KARACHI: “The International Monetary Fund’s prior actions for the approval of a long-delayed loan are not just crippling Pakistani economy but also jeopardizing its post-flood mitigation, adaptation and compensation measures necessitated by the ever-worsening consequences of climate change.”
These views were expressed by the speakers at a webinar organised on Friday by the Alliance for Climate Justice and Clean Energy (ACJCE).
The speakers at the webinar said that similar prior actions have strangulated economic growth potential in several other economies and discouraged them from developing and deploying homegrown solutions to climatic problems.
Lamenting that the IMF’s prior actions do not included any measures that support rehabilitation and reconstruction efforts needed for socio-economic revival of the flood-hit areas in southern parts of Pakistan, they said that the loan’s approval has been delayed for many months even though its conditionalities are already making life difficult for the economically most marginalised sections of the society.
“The IMF review of Pakistan’s compliance with the loan’s prior action has not recognised the climate change induced impact of the 2022 floods,” said Hashim Rashid, a researcher working at a Lahore-based legal research institution, Alternative Collective Law, which is also a member of ACJCE.
“The flat refusal to allow fuel subsidies for lower-middle class and poor population shows that the IMF is not interested in mitigating the impact of economic and environmental disasters that Pakistanis have faced in the last year or so,” he said and added that the IMF, instead, should have linked the phasing out of subsidies on fossil fuels with the promotion and incentivising of renewable energy.
Rashid, who has also sent a letter to the IMF on behalf of ACJCE, said that while uncertainty still prevails on whether the loan will be approved after all, its associated “prior actions have already caused many negative outcomes for Pakistan’s struggling and stagnant economy such as falling currency, hyperinflation, rising taxes, spiraling energy prices and production costs across all sectors of economy.”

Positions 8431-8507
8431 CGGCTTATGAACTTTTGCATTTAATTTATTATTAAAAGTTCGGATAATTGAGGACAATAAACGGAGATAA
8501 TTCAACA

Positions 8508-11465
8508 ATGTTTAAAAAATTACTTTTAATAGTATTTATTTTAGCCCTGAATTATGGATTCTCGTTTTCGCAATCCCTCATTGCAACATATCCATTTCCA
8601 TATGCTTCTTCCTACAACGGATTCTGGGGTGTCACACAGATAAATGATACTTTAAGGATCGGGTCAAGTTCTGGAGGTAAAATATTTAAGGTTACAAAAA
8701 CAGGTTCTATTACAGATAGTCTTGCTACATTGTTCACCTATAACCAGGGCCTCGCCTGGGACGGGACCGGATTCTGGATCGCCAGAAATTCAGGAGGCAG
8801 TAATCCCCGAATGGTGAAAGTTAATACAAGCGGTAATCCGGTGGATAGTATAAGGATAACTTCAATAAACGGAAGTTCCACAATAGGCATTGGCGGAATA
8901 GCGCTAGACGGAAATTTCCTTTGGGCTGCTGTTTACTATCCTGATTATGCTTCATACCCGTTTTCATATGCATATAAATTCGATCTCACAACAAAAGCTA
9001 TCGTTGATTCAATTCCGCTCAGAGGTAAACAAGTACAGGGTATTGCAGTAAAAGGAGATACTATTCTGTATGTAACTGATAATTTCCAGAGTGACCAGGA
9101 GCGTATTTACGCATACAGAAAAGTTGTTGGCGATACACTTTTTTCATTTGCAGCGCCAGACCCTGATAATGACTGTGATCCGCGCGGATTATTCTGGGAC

The IMF’s failure to approve the loan while insisting that its prior actions must be met at any cost has stymied many nascent industries that could increase the use of renewable sources of energy, he added.
“The IMF-imposed fiscal restrictions have jeopardized the import and local manufacture of electric and hybrid vehicles.”
Federico Sibaja, Argentinean social campaigner working with Recourse, an international civil society group said on the occasion that his country has defaulted on its loan payments nine times since early 1990s despite having followed IMF’s solutions for its persistence economic crisis for the last 30 years.
“The hyperinflation and IMF dependency prevailing in Argentina remind its people of the hardships caused by the debt repayment crisis of the 1980s,” Sibaja said and added that “we have learnt no lessons from the past” and have once again accepted the largest ever loan package from IMF with all its attendant prior actions.
Under this loan package, according to him, the IMF continues to push for accelerating the growth of exports in such sectors as fossil fuel extraction, agricultural industry and mining but is giving no consideration to the “negative social and ecological consequences of this growth,” he added.
Fiza Qureshi, a senior representative of Indus Consortium, Islamabad-based member organisation of ACJCE, also criticised IMF’s prior actions for thwarting Pakistan’s much-needed transition to renewable energy sources.
“As a follow-up on its negotiation with the IMF, the Pakistan government has removed subsidies on solar panels and their associated materials. This has adversely impacted our national goals related to energy transition and renewable energy promotion,” she said.
Copyright Business Recorder, 2023